• Bad Debt: Take time to go through your accounts to identify outstanding invoices that are likely to not be paid. Plan to write off any bad debt.
  • Old Equipment: Go through your equipment to identify items that may be obsolete and require replacement.  Purchasing replacement equipment this year can help to reduce your tax liability by creating a deduction this year.
  • Employee Bonuses: The end of the year is a great time to show appreciation to your employees — while reducing your taxes. Bonuses to employees are always tax deductible as business expenses. Bonuses to shareholders and owners come with different rules, but can be deducted in some cases.
  • Employee 401k: Setting up and contributing to a 401k plan for your employees can benefit them and you as you can claim a tax credit for setting up retirement plans for your team.
  • Energy Efficient Property: Tax law includes possible deductions for businesses with energy-efficient property. Commercial property updates to energy-efficient HVAC, hot water, and lighting can lead to a deduction in some cases. Purchasing alternative and hybrid, energy-efficient vehicles may also lead to a tax deduction.

Related: What’s a Fractional CFO? Does Your Business Need One?

#6) Figure out what you should do based on changing tax rules and regulations.

New legislators and leaders can lead to changes in the tax code. When you plan ahead, you can look forward and see what changes might be expected. A few things to keep in mind as you look ahead to potential new tax plans.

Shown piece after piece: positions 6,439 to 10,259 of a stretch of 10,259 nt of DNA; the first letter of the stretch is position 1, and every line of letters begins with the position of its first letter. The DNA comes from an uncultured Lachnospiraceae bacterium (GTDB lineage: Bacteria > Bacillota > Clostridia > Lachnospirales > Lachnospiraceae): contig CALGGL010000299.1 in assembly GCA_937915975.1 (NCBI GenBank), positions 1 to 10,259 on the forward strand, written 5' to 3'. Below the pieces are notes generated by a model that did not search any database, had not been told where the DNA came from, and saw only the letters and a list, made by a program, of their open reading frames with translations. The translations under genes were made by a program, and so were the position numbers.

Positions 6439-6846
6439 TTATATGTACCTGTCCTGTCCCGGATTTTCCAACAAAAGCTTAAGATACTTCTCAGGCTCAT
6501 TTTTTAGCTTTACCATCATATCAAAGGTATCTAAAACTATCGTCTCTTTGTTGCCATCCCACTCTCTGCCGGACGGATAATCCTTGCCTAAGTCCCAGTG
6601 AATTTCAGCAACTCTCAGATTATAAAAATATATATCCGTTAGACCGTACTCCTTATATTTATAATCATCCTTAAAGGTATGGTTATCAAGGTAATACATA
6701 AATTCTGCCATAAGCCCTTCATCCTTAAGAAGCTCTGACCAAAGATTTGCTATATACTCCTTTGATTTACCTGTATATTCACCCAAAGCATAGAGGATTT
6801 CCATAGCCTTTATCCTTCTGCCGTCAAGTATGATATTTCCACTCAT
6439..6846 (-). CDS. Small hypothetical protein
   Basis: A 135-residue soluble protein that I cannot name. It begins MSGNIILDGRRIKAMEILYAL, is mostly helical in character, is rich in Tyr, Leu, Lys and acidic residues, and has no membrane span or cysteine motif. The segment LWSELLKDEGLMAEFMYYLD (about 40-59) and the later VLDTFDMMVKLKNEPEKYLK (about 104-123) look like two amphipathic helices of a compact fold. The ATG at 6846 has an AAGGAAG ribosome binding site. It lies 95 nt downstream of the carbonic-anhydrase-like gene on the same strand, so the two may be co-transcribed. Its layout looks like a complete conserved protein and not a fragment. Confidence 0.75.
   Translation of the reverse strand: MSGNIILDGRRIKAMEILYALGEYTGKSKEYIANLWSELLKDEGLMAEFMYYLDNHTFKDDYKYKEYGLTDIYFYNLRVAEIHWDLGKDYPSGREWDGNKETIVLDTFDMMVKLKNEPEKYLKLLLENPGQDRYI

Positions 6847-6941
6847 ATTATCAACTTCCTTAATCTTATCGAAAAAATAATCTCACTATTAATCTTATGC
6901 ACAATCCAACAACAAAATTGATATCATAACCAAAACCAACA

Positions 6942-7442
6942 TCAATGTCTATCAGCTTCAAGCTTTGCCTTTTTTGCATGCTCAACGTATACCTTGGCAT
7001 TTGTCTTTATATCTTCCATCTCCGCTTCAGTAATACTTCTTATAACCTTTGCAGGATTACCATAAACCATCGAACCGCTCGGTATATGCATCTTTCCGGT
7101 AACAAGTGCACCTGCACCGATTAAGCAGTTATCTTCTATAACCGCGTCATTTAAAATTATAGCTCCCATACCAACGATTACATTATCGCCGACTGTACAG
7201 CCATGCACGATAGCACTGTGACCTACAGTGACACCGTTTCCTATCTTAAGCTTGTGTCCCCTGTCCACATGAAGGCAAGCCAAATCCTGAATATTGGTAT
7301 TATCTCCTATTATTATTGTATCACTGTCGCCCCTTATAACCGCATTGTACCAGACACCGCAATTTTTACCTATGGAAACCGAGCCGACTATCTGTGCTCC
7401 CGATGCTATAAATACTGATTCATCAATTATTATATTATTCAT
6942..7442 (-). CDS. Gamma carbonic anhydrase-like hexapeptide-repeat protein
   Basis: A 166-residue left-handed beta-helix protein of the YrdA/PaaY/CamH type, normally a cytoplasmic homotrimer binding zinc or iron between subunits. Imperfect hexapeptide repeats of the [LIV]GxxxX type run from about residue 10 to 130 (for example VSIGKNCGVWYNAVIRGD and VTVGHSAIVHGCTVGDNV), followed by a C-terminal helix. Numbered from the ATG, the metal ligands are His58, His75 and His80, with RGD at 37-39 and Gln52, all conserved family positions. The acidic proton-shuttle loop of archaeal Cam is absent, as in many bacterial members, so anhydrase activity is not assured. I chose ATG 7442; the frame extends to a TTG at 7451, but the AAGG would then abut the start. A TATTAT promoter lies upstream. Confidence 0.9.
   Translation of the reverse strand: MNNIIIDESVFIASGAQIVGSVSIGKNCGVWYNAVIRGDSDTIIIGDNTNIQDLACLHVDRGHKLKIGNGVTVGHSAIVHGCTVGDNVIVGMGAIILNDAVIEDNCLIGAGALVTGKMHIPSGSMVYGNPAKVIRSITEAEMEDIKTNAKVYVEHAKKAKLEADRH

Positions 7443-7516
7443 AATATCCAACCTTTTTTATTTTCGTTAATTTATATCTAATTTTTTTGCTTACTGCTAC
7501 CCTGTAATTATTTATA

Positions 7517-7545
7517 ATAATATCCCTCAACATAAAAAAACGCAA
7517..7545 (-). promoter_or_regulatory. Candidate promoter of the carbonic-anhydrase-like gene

• Will taxes go up or go down next year? Determine which year would be better to have more liability.
  • What new tax rules were added, will be added, were revoked, or are likely to be revoked? Consider how changes to the tax code may impact your plans and opportunities.

#7) Decide if you need to change your tax status.

In some cases, small businesses may even want to change their tax status as tax season approaches. As businesses grow or evolve, there may be benefits to adjusting their tax status from a sole proprietorship, partnership, S corporation, or C corporation.

When you plan your taxes ahead of time, it gives you more time to determine the benefits of changing your status and execute the steps to changing your status.

Start Year-End Tax Planning Right Now

Tax planning isn’t a seasonal business task. It is a year-round consideration that your business should regularly assess, analyze, and use to make business decisions.

Don’t wait until it’s too late. See what you can do right now to benefit your business by getting started with year-end tax planning.

If you need help, CFO Solutions is here to guide you through the process. Learn more about our tax preparation services and schedule a free consultation to see how the team at CFO Solutions can help you start planning before it’s too late. Schedule your free consultation today. 

Susan Nieland